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2021: The Year of the Sunflower
“Keep your face to the sunshine and you cannot see the shadow. It’s what sunflowers do.”
— Helen Keller
Who doesn’t love sunflowers? As bright as the sun itself, these cheerful blooms are big and bold, perfect as cut flowers or out in the yard. The National Garden Bureau has named 2021 the Year of the Sunflower…
a stellar choice for so may reasons, especially as 2021 brings new hope to many.
Let’s learn about sunflowers, explore them and enjoy them like never before!
What is a Sunflower?
The sunflower belongs to the daisy family (Asteraceae) which has over 1,500 genera and more than 20,000 species. It is the biggest family of flowering plants, which also includes chrysanthemums and lettuce. The sunflower is a large inflorescence, meaning the flower head is made of tiny flowers called florets. These mini flowers grow in a spiral pattern, and after pollination, every tiny flower produces a seed.
Sunflowers are native to the United States and Mexico. Native Americans grew sunflowers as a crop, prized for their edible seeds and the flour/oil/medicine/dye that was derived from them. Indigenous American peoples saw the sunflower as the symbol of their solar deity. Explorers introduced them to Europe in the 1500s.
Why Do We Love Sunflowers? Let’s Count the Ways:
1.They are pollination powerhouses.
Tall and brightly colored, they are easy to see from a distance, attracting bees, butterflies and other pollinators. Sunflowers produce both pollen and nectar, making them an important food source for many species. Their broad surfaces act as landing pads for insects, and their lush foliage provides a food source for butterfly caterpillars.
2.Sunflowers are edible.
Humans, insects, birds and mammals all benefit from sunflowers. The flowers produce seeds that are great for snacking. Enjoy them out of hand or on top of salads. Those same seeds can be processed to produce trans-fat free cooking oil. Some livestock feed is produced using ground sunflower meal, as it’s also a source of protein.
And of course, the birds and the bees enjoy sunflowers directly from the source!
3.They’re just so darn cheerful!
Sunflowers are popular cut flowers. Put them in a vase, enjoy them out in the yard, bring them to a friend who needs cheering, or mix with other cut flowers in a bouquet.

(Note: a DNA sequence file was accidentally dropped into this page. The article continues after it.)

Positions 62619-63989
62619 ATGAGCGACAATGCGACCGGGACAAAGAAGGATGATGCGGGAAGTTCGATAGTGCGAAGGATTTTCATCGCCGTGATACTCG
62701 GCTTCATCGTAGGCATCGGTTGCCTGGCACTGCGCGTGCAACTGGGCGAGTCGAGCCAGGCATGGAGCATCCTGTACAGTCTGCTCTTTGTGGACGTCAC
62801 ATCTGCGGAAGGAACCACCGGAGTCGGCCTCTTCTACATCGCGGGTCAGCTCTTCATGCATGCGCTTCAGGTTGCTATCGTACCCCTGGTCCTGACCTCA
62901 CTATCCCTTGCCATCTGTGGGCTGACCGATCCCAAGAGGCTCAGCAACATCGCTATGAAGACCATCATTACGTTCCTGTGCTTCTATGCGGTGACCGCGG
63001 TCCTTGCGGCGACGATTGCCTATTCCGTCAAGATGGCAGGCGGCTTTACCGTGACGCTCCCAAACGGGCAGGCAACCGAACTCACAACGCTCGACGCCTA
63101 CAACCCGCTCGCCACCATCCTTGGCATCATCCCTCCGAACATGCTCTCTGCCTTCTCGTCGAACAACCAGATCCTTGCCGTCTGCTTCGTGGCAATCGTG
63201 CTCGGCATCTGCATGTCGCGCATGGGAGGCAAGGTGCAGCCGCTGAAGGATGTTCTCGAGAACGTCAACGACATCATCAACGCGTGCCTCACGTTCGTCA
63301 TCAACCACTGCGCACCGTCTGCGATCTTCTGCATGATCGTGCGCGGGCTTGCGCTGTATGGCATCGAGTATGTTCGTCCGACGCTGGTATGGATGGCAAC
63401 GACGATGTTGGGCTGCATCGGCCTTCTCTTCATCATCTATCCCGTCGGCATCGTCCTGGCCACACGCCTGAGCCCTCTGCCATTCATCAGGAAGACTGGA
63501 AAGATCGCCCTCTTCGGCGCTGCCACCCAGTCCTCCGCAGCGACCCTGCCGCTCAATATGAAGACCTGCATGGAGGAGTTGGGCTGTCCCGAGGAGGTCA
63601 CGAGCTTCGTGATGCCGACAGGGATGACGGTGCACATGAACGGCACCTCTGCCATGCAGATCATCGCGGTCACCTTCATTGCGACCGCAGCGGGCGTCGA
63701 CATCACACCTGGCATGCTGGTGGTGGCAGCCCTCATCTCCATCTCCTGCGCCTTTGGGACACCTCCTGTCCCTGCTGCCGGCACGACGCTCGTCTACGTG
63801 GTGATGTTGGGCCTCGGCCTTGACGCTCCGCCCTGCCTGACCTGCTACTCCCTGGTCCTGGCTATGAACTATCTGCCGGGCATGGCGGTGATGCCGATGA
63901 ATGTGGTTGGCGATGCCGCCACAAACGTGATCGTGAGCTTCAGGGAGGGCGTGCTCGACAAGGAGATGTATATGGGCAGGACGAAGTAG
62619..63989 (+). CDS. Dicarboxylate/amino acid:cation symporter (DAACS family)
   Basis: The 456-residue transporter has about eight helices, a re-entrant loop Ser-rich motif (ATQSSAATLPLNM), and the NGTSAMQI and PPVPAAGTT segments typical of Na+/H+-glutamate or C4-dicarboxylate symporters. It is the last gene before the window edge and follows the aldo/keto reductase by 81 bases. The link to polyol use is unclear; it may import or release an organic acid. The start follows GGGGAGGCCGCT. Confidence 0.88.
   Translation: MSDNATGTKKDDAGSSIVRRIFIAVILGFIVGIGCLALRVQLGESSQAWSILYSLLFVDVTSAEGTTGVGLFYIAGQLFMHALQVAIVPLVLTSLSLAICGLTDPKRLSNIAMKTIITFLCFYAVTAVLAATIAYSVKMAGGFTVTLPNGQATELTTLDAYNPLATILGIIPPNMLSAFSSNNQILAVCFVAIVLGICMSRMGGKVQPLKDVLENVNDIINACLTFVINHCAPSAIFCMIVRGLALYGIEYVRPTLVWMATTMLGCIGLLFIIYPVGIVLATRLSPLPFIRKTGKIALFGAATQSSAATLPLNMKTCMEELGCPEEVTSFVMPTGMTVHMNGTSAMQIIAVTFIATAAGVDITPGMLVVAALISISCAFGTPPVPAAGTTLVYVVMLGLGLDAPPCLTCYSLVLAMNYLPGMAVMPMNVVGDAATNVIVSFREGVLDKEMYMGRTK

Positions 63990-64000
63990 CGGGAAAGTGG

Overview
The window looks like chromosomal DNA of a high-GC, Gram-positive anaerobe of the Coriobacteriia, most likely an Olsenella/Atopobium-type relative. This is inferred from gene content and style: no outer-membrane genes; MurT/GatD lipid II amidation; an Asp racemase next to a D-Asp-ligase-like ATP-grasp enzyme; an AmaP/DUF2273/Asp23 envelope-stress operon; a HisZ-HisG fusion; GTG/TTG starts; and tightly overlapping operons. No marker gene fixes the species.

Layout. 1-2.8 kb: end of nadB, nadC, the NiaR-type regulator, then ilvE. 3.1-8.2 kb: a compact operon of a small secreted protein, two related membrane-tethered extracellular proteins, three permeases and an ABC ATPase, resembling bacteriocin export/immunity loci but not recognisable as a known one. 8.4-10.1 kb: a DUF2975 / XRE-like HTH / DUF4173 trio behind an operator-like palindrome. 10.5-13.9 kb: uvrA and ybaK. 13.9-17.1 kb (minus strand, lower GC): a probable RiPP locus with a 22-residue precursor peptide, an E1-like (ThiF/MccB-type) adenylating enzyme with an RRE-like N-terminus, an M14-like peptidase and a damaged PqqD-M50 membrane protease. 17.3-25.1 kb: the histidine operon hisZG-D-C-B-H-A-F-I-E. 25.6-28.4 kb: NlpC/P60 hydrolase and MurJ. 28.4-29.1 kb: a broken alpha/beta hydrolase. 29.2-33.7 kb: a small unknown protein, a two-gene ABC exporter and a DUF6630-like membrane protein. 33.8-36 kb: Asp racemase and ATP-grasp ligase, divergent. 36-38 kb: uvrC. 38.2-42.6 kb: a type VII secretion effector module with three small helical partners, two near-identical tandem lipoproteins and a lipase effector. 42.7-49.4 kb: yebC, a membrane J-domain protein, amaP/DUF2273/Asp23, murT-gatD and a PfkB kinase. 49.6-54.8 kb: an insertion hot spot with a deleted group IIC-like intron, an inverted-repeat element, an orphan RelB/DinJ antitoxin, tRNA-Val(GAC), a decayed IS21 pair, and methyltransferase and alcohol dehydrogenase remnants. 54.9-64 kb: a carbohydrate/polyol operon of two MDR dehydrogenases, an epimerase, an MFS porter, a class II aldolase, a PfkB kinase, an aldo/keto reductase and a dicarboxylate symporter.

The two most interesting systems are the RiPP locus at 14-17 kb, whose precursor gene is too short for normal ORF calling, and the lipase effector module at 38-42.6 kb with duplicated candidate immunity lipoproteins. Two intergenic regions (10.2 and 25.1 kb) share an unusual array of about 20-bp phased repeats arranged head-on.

The master painter Vincent Van Gogh considered sunflowers worthy subjects, even though many of his contemporaries considered the floral variety crude and unsophisticated. To the contrary, Van Gogh considered the sunflower a symbol of gratitude and featured them in several of his most famous paintings. Sunflowers and other yellow flowers were laid on his coffin at his funeral.
4.Sunflowers not only look like the sun, they follow it.
Sunflowers display a behavior called heliotropism. The flower buds and young blossoms will face east in the morning and follow the sun as the earth moves during the day. However, as the flowers get heavier during seed production, the stems will stiffen and the mature flower heads will generally remain
5.Sunflowers come in a variety of sizes and colors.
Sunflowers don’t have to be yellow! They come in a rainbow of colors from white to red. Here are a few of the newer varieties:
- Russian Giant has a single yellow flower that can be as much as 20 inches across. Growing 10 to 12 feet tall, this is a great variety for seed production.
- Teddy Bear is a great dwarf variety with a fluffy flower head, growing 1 to 2 feet tall. It works well in containers.
- Giant Sungold is a taller version of 'Teddy Bear' that grows up to 5 feet tall.
- Autumn Mix sunflowers are tall growers (6 feet or more) that give you a rainbow of fall colors on large flower heads.
- Italian White sunflowers are 4-foot-tall plants with creamy white flowers that produce great seeds for the bird feeder.
6.Sunflowers are BIG.
As we’ve seen so far, there’s a lot to like about this cheerful flower, but its sheer size puts it head and shoulders above the rest. Typical sunflowers range 5 to 10 feet high, with blooms ranging from several inches to a foot or more in diameter. In fact, the record for tallest sunflower was set in 2014, at a towering 30 feet, 1 inch, grown by Hans-Peter Schiffer in Germany.
Need more sunshine in YOUR life?
Try growing sunflowers at home to attract pollinators to your yard and enjoy some of their healthy, delicious seeds for yourself.
Or, get the cheerful look of sunflowers with decorative items that bring color and vibrant life to your yard all year long!